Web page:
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ORLANDO — Cypress Creek High School athletic director Bobby Biaggi received a call last week from a group that wanted to use the school’s gym. ADs get these calls fairly often, and they are accommodating when it is possible. But this call was slightly different from the others, because it was from the Boston Celtics.

When traveling for road games, the Celtics typically stay at posh downtown hotels near the arenas. It makes transportation to shootarounds and games more simple, and it just makes sense.

But last summer, as the team was building itineraries for this season, coach Brad Stevens decided that the trip here to face the Magic could become a kind of busman’s holiday. The players would practice and play, but they would also be encouraged to bring their families to the Ritz-Carlton Grand Lakes, a sprawling golf resort that is about a 25-minute drive to the Amway Center.

“We wanted the guys to be able to enjoy it,” said John Connor, the team’s travel and equipment director.

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That plan dissipated a bit as the Celtics constructed their youthful roster, but they kept the hotel reservation anyway. The Ritz boasts many luxuries, but a full indoor basketball court is not one of them.

Connor had many contacts from being part of Orlando’s NBA Summer League, and one recommended Biaggi and his sparkling gym, the home of the Bears.

NBA veteran Amar’e Stoudemire attended Cypress Creek High, and when he played for the Phoenix Suns, Biaggi said, he sometimes returned to the gym during summers with his shooting coaches in tow. But the school had never welcomed an entire NBA team before.

“I didn’t let anybody know they were coming today,” Biaggi said. “If anyone found out, they didn’t find out from me. It’s just a common courtesy.”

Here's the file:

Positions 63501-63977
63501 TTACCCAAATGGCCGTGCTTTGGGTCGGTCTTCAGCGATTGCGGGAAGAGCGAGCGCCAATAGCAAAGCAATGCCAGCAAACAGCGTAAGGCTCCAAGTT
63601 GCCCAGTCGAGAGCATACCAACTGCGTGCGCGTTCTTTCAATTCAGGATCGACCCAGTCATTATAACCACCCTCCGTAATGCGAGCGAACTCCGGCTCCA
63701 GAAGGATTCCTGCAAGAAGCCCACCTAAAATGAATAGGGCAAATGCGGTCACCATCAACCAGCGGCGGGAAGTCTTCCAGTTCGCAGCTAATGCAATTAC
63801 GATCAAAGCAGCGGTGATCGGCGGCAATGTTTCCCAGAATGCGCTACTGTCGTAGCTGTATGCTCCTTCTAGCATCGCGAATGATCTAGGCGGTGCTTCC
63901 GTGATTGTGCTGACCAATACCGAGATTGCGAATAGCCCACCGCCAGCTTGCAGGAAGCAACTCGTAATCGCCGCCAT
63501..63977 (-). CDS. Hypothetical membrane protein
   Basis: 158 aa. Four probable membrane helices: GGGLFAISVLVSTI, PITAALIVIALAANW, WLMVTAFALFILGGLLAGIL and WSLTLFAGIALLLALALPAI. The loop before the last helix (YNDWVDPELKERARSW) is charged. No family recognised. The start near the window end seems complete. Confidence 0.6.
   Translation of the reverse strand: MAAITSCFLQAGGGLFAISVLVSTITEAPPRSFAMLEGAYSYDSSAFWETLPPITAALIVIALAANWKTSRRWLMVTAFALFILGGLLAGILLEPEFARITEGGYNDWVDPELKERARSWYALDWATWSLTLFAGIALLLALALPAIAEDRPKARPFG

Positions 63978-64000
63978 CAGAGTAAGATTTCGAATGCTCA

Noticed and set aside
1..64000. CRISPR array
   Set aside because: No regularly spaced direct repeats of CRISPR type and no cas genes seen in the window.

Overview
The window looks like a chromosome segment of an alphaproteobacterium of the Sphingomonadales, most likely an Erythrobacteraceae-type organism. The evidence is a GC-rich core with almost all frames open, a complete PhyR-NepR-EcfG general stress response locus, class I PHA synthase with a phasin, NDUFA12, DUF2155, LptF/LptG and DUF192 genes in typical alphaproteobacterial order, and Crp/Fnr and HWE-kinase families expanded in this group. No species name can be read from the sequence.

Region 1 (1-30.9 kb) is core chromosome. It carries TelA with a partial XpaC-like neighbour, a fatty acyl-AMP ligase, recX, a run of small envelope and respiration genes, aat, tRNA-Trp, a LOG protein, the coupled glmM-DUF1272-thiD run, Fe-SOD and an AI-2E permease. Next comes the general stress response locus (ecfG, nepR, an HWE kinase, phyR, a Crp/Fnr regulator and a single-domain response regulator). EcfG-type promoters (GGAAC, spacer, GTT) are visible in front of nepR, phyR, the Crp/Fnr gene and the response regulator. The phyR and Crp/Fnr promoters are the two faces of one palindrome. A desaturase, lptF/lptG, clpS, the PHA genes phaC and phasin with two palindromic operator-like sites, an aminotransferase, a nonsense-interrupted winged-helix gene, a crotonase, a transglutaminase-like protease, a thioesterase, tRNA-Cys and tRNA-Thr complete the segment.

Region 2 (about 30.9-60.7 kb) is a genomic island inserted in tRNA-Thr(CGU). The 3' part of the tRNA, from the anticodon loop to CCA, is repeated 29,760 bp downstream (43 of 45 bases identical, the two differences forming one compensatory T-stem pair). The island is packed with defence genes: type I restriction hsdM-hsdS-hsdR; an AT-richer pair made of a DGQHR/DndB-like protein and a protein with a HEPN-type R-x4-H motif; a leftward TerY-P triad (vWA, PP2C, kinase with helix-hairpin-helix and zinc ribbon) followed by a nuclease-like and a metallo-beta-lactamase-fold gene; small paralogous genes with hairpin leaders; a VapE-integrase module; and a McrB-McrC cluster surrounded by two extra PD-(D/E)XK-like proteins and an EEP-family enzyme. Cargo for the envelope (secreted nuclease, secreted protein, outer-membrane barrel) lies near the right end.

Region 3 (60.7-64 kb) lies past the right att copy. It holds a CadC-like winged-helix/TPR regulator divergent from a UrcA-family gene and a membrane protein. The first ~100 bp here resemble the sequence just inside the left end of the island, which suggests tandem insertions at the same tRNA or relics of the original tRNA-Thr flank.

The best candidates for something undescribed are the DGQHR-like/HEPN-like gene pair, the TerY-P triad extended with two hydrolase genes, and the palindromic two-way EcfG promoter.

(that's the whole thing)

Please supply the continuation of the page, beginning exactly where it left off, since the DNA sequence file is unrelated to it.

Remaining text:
Not even the school’s basketball team?

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“Right,” Biaggi said. “They’re all going to be so mad at me when they find out the Boston Celtics were here.”

The Celtics arrived in their big tour bus with its tinted windows early Saturday afternoon. They brought their own basketballs, their own equipment, and their own staff. Biaggi said that when Stevens arrived, he recalled visiting the Cypress Creek gym for an AAU tournament while he coached at Butler.

On Saturday, an unoccupied patrol car sat near the gym entrance, but that was the only sign that anything unusual was taking place inside. A youth league flag football game was being played across the street; otherwise, the school’s campus was quiet.

Inside the gym — with bear claws painted on the walls — the Celtics went through their one-hour session, Biaggi and Cypress Creek basketball coach Curtis Legons watched quietly. Biaggi said he did not take any pictures; he did not want to be a nuisance.

“I know some of the guys would have liked to have gotten a picture of him, though,” Biaggi said, pointing to Celtics guard Isaiah Thomas.

Celtics vice president of media services Jeff Twiss said the team typically holds two or three road practices a year at local high schools. During a January trip to the West Coast, for example, the Celtics worked out at Santa Monica (Calif.) High.

For Biaggi, Saturday’s experience was worth carving out a couple hours on a cloudy weekend afternoon.

“Really,” he said, “it was pretty cool.”

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Bradley still away

Guard Avery Bradley, who sprained his left elbow in the Celtics’ win over Utah on Wednesday, did not rejoin the team on Saturday.

Stevens initially said Bradley would miss the entire three-game trip, but he showed some improvement by Friday evening and Stevens had left open the possibility of him meeting the team here.

“If he’s still hurting and needs a couple more days,” Stevens said, “it makes sense to let him take those two days.”

Guard Evan Turner, who is dealing with lingering toe pain, sat out practice but is expected to play against the Magic on Sunday.

“I just wanted him to be off his feet,” Stevens said.


Adam Himmelsbach can be reached at adam.himmelsbach@globe.com. Follow him on Twitter @adamhimmelsbach